Carrot Cake Scones are a fun spin on Easter's classic carrot cake. Shredded carrots, raisins, walnuts and cozy spices speckle the inside of these soft scones for the ultimate comfort breakfast!
Carrot Cake Scones
I simply can not resist a soft scone. And one that's flavored like carrot cake? Count me in!!
It seems like I have a scone for every season here on the blog. There's honey citrus sweet potato scones for fall, blueberry buttermilk scones for summer, cranberry orange scones for winter, and now carrot cake scones for spring.
If you haven't made my soft scones before, I highly suggest you give them a try. The base is plain so you can flavor them any way you like! It's my number 1 go-to recipe and it has yet to fail me.
I adapted my basic soft scone recipe once again to create today's flavorful scone. I pretty much kept the base the same and added all the essentials for that classic carrot cake taste. I did find that I didn't need to add as much liquid to the dough since shredded carrots kept the scones pretty moist.
A good scone should have a tender interior with crisp edges. It should also be crumbly yet moist and practically melt in your mouth. This is made possible by loads of butter and the use of buttermilk. Buttermilk is key here!
How to make carrot cake scones
I always share my tried and true tips for making scones with each recipe I bring to the blog, so below is a list of the most important things to do in order to make soft, flavorful scones with the best texture.
- Cold butter is a must! You want little bits of cold butter throughout the dough in order to create airy pockets inside the scones as they bake.
- Use buttermilk in the dough. No other liquid will give the same result. Not heavy cream, milk, or nondairy substitute. You must use buttermilk in order to get soft scones.
- You may not need all the liquid called for in the recipe. Add just enough to bind the ingredients together. The dough shouldn't be wet and sticky.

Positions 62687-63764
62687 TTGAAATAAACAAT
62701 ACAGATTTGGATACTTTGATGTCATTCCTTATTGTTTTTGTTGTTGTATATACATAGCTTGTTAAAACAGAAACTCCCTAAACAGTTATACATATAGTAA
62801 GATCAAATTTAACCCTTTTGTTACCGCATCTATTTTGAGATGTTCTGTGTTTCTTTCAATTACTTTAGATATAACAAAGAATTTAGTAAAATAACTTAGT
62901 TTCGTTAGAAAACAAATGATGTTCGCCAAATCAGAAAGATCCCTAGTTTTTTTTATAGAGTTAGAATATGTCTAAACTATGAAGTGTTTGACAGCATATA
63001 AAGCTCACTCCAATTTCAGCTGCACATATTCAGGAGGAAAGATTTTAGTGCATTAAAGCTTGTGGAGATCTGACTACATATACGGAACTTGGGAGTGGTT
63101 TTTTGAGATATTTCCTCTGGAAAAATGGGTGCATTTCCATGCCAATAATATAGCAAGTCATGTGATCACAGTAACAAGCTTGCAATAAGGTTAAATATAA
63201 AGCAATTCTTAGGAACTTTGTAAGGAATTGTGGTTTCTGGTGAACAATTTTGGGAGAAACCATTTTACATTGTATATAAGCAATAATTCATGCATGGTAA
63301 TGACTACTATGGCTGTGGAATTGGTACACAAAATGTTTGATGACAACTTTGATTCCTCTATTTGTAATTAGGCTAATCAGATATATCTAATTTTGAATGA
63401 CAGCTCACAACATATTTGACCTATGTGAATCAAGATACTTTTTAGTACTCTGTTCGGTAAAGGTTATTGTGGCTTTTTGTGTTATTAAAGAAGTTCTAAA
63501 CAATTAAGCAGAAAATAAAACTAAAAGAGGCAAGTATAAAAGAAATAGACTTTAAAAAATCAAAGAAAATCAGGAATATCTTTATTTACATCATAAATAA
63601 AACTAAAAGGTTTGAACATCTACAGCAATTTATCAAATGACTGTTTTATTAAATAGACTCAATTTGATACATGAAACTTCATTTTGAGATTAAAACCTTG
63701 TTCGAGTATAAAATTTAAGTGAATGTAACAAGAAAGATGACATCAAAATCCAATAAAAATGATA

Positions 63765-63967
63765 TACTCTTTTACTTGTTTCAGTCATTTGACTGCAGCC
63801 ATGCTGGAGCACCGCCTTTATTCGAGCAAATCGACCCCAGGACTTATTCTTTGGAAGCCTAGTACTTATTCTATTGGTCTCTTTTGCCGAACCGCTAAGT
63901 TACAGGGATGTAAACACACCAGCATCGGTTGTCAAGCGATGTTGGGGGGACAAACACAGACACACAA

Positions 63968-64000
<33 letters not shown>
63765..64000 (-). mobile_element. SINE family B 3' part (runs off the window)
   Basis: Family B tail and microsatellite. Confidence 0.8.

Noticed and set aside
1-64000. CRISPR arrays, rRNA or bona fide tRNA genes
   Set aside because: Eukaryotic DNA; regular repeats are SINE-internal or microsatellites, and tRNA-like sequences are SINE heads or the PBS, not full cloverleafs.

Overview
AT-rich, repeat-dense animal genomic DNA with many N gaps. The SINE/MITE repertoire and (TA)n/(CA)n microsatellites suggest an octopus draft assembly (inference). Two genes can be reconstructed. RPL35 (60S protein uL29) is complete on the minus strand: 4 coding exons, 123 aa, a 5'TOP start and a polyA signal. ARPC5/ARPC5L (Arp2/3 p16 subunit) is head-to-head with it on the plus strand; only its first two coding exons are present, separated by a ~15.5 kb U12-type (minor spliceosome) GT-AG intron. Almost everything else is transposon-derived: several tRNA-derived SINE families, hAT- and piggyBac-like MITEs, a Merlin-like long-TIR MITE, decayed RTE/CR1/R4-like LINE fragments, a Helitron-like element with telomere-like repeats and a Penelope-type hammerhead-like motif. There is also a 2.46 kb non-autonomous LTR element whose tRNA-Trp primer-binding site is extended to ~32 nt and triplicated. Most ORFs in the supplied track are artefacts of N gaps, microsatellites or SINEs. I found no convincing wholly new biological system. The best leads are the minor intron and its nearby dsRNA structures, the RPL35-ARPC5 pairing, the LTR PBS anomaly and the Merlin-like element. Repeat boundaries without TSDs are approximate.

- Don't overmix the dough. Over mixing will cause gluten to develop in the dough and this can lead to a tough scone. A few dry crumbles in the bottom of the bowl is perfectly okay. You can knead those in later.
- Handle the dough as little as possible to prevent the butter from melting in your hands. If the butter melts while you are kneading and shaping the dough, it will not do its job in the oven.
- Freeze the scones before baking. Preheat the oven while the scones sit in the freezer for about 30 minutes. Freezing the scones helps to ensure they won't spread a ton as they bake.
- Just before you put the scones in the oven, brush the tops with heavy cream. Milk will work too but I always use heavy cream. This is what gives the scones their gorgeous golden color.
With this recipe, you can get 16 small scones or 8 large scones. I usually cut mine into 8 pieces and the sones end up being about the size of my hand.
And because you can't have carrot cake without cream cheese frosting, I decided to top the scones with a simple cream cheese glaze. Cream cheese, confectioners' sugar, vanilla, and heavy cream are all you need. Just whisk those ingredients together and spread the glaze over the scones after baking.
My sister-n-law has been living with us and she took a batch of these carrot cake scones to work. She said everyone gobbled them up faster than she could blink. I guess that means everyone loved them!
Have you made any of my scone recipes? I'd love to hear what you think of them!